2
$\begingroup$

Let $R$ be a commutative ring with unity and let $S$ be a multiplicative closed subset of $R$ ; let $f:R \to S^{-1}R$ be the natural map $f(r)=r/1 , \forall r \in R$ ; then $f$ is a ring homomorphism sending unity to unity , so $f(R)$ is a subring of $S^{-1}R$ with the same unity as that of $S^{-1}R$ ; so we can naturally consider $S^{-1}R$ as an $f(R)$-module ; now my question is :

If this $S^{-1}R$ as an $f(R)$-module is finitely generated , then is $f$ surjective ?

I can only show that if $S^{-1}R$ is cyclic as an $f(R)$-module then I can show that $f$ is surjective .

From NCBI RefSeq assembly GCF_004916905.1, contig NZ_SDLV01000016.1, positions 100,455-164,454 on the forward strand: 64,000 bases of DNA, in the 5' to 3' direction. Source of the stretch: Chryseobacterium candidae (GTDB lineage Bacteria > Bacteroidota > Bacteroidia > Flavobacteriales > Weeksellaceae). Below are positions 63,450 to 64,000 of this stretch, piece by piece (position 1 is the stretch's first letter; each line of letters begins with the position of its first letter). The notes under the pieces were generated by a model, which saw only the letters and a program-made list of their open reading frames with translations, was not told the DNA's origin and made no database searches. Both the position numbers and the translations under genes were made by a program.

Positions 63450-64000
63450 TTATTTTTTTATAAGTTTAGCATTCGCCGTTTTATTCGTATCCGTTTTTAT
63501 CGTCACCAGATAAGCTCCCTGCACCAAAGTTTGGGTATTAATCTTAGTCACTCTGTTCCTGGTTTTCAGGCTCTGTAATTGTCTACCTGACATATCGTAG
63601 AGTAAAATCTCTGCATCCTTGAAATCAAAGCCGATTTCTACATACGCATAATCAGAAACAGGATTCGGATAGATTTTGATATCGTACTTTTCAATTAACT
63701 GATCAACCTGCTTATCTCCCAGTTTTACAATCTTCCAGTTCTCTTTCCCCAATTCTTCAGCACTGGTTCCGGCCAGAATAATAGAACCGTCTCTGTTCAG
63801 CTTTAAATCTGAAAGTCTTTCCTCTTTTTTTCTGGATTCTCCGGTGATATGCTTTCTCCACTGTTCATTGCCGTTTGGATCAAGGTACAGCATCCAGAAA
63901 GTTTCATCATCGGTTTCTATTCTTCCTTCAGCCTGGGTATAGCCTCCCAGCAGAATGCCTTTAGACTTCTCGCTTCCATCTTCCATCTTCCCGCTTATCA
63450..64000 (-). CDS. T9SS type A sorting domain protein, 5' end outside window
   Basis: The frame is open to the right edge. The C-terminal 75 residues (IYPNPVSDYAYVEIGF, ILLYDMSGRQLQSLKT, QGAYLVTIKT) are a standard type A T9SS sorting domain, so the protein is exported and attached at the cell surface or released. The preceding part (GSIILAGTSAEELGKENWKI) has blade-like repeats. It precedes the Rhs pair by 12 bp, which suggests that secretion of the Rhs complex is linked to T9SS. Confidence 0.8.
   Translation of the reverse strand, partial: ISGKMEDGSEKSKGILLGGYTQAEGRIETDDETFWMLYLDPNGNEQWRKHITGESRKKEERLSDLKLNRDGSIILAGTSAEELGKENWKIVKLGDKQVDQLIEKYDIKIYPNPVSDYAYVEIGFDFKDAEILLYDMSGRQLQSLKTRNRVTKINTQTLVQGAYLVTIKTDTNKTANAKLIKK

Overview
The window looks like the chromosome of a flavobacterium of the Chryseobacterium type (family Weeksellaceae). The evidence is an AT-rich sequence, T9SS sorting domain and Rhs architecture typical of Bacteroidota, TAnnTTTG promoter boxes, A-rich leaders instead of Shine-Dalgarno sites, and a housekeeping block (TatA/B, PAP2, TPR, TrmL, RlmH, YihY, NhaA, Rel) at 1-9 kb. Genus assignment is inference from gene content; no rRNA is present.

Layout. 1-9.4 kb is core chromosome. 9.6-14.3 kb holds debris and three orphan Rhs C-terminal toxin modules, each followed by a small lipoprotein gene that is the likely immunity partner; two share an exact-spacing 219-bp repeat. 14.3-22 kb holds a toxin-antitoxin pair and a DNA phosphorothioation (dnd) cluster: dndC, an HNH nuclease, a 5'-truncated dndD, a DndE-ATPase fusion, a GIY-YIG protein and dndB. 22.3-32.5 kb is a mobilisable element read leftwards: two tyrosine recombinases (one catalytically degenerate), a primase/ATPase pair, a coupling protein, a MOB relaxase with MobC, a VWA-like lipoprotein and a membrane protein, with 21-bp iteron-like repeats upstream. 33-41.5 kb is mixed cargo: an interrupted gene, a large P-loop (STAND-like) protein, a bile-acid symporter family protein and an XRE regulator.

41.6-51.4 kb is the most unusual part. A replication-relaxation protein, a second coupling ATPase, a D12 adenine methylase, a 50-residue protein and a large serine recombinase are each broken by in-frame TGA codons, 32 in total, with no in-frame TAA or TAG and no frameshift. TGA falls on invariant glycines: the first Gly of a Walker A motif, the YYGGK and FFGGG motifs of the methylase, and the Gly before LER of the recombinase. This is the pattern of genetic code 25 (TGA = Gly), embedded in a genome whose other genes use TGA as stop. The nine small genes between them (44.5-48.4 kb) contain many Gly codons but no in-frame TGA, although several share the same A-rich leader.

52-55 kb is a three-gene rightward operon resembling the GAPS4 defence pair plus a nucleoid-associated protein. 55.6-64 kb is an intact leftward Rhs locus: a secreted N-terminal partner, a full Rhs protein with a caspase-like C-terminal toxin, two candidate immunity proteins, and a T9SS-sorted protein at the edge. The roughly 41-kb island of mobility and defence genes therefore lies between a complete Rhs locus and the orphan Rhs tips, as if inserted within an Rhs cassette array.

$\endgroup$
1
$\begingroup$

If $S^{-1}R$ is finitely generated then it is automatically cyclic. Indeed, let $\frac{r_1}{s_1},\dots,\frac{r_n}{s_n}$ be a finite collection of generators, with $r_i\in R$ and $s_i\in S$ for all $i$. Note that all of these generators are in the submodule generated by $\frac{1}{s_1s_2\dots s_n}$: for instance, $\frac{r_1}{s_1}=(r_1s_2s_3\dots s_n)\cdot \frac{1}{s_1s_2\dots s_n}$. So actually, $S^{-1}R$ is generated by $\frac{1}{s_1s_2\dots s_n}$ and hence is cyclic.

$\endgroup$

Your Answer

By clicking “Post Your Answer”, you agree to our terms of service, privacy policy and cookie policy

Not the answer you're looking for? Browse other questions tagged or ask your own question.